Years ago, during my second Ultra, a road fifty miler, I was brought to a walk on a small hill near the end. My legs were just trashed. This was only my second race over the marathon distance and I was pretty disgusted with myself for having to walk so close to the end. As I gimped up the hill, I made apologies to the man (C.W.) I had been battling with for the win for the past 6 hours. He looked at me before he left me behind and said something that sticks with me to this day, "there's no shame in walking as long as it gets you to the finish line." Since then I repeat this to myself often, and it's not usually about literally walking to get to the finish line. To me, it means that sometimes things don't go exactly as planned, but you just do the best you can to make it come out OK. And you shouldn't feel shame or regret or make excuses when you have done your best.
Yesterday, I did about three miles on the snowmobile trails, but was working too hard for so early in a long run. So I moved out to the roads. These were snow and slush covered and I was doing a lot of back-sliding with each step even though I had my screw shoes on. It was better than the snow mobile trails, but still slow and difficult. I kept thinking to myself, everyone else runs on this stuff and doesn't seem to have a problem with it. It's that damned Facebook! I read people posting things like, "10 miles at 10 below on 6 inches of snow this morning. It was awesome!" So why does it feel totally not awesome to me to run in below zero temps or on snowy and icy roads?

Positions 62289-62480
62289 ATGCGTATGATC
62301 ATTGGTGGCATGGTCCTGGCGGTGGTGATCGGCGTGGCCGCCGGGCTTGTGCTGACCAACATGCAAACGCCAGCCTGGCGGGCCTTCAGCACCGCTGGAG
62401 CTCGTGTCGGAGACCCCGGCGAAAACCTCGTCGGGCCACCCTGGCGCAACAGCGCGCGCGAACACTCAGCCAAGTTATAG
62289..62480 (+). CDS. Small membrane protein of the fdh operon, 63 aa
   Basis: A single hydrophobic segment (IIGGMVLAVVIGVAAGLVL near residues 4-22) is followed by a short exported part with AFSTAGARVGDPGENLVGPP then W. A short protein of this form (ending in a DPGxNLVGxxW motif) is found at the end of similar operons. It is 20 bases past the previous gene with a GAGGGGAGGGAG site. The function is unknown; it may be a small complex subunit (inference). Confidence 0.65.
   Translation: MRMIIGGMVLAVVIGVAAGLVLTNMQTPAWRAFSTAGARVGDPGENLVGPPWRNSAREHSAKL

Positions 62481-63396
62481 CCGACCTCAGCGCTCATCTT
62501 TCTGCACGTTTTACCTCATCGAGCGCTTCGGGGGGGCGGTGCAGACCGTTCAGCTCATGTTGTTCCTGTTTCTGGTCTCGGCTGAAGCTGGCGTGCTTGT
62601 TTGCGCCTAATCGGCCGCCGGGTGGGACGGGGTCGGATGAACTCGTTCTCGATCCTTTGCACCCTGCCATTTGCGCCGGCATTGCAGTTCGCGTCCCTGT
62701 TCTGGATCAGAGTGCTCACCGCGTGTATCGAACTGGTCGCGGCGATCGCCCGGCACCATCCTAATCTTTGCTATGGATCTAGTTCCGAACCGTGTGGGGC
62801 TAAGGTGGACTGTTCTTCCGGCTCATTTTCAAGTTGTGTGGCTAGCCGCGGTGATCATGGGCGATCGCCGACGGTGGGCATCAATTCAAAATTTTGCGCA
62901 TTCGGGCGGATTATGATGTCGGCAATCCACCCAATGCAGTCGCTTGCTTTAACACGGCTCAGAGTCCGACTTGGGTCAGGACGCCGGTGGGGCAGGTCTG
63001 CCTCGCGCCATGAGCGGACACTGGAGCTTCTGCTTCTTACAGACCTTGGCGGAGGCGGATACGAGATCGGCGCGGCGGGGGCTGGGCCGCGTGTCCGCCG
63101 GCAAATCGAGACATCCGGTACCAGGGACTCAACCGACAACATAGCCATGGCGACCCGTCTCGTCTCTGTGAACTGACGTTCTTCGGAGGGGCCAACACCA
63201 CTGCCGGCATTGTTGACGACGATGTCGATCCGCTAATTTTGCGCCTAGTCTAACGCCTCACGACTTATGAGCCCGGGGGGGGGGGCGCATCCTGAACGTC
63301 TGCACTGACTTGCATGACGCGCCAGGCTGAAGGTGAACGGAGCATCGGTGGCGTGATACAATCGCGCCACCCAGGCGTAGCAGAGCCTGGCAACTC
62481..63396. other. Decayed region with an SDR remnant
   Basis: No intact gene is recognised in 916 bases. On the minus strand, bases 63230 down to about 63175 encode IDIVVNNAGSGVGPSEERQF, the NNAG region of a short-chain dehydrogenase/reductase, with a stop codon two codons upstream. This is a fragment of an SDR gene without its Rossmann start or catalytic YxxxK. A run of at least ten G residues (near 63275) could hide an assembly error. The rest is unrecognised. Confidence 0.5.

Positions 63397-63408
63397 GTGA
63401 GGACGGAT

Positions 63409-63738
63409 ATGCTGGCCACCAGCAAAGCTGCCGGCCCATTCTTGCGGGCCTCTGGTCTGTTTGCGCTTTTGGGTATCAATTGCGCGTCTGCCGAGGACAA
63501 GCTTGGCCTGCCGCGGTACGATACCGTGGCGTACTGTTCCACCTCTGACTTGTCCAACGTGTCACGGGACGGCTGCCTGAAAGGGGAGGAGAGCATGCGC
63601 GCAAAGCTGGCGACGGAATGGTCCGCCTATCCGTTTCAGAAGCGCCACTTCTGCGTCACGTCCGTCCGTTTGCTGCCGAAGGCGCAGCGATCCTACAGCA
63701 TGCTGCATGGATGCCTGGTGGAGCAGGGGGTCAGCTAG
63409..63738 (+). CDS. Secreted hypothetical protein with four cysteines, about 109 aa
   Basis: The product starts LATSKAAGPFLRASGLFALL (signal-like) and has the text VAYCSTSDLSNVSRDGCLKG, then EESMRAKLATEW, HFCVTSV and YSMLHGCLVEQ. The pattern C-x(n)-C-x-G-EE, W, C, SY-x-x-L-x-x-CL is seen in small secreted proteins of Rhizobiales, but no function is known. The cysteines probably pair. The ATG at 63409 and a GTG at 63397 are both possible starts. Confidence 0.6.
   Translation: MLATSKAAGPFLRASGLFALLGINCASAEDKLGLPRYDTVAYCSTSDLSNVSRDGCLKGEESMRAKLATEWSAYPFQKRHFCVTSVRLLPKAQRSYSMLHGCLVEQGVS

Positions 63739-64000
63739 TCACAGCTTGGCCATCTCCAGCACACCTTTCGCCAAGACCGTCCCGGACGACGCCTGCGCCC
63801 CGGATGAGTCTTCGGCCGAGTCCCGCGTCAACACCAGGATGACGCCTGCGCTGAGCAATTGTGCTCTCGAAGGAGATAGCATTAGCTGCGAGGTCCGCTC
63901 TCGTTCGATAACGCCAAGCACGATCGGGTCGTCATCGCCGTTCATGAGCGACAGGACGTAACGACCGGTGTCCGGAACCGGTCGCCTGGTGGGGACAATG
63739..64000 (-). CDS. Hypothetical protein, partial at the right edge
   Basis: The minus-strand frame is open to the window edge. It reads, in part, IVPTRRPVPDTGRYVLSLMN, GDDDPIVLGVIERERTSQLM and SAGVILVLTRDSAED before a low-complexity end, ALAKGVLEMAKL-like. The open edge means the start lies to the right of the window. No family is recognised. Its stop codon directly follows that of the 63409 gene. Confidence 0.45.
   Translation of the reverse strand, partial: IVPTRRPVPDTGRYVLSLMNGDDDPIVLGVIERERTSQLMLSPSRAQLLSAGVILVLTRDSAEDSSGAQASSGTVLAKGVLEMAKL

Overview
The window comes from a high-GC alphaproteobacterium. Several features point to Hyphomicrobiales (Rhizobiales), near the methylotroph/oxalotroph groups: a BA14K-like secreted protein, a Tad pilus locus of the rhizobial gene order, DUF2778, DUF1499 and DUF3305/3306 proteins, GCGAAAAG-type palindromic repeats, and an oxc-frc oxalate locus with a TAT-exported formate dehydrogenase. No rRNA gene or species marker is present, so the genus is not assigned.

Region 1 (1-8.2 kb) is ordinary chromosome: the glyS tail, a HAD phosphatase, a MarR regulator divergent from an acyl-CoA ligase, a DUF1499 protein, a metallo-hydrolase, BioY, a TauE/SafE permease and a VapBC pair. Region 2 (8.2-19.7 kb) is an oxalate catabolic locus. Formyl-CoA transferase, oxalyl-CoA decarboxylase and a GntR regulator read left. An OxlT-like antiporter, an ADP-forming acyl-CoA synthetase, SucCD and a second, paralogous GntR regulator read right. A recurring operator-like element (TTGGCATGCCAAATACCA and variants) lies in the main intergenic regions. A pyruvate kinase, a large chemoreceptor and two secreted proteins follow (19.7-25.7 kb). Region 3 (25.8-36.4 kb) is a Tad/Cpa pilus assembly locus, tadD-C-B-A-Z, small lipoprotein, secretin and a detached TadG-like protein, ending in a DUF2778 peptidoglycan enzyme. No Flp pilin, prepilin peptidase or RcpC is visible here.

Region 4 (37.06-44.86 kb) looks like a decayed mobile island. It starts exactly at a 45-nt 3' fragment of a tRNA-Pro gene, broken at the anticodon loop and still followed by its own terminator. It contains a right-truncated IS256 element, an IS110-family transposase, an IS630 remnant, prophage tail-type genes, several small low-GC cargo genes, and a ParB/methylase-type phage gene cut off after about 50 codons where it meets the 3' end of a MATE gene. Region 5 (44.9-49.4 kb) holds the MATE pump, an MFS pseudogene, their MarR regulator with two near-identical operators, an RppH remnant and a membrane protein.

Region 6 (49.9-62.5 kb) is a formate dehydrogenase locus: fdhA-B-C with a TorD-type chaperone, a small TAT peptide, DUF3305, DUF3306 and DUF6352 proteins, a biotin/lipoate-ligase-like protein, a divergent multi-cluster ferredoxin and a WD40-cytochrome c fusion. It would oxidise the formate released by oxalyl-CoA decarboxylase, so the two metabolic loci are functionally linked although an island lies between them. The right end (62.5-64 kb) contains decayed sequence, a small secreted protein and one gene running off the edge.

I did 12 miles on the trails and roads and then came to an intersection where I was supposed to turn left. Without really thinking about it, my body turned right and headed for home. As much as the treadmill bores me, I decided I would rather finish up on it than keep slipping around on the road and having to jump onto the snow bank every time a car came along on these narrow streets. It wasn't so much the fact that it was really hard work, it was just plain unpleasant!
When I got home I hardly paused to strip off my wet clothes in the kitchen before marching up to the home gym, donning some nice light summer running clothes, turning the music on, and hopping on the treadmill. My pace was much faster and much more comfortable. My stride felt natural and smooth. It felt great to finish up that way! As I stepped off the belt I said out loud, "No shame in walking," although I hadn't walked a step. I meant no shame in using the treadmill if that's what it took to get it done!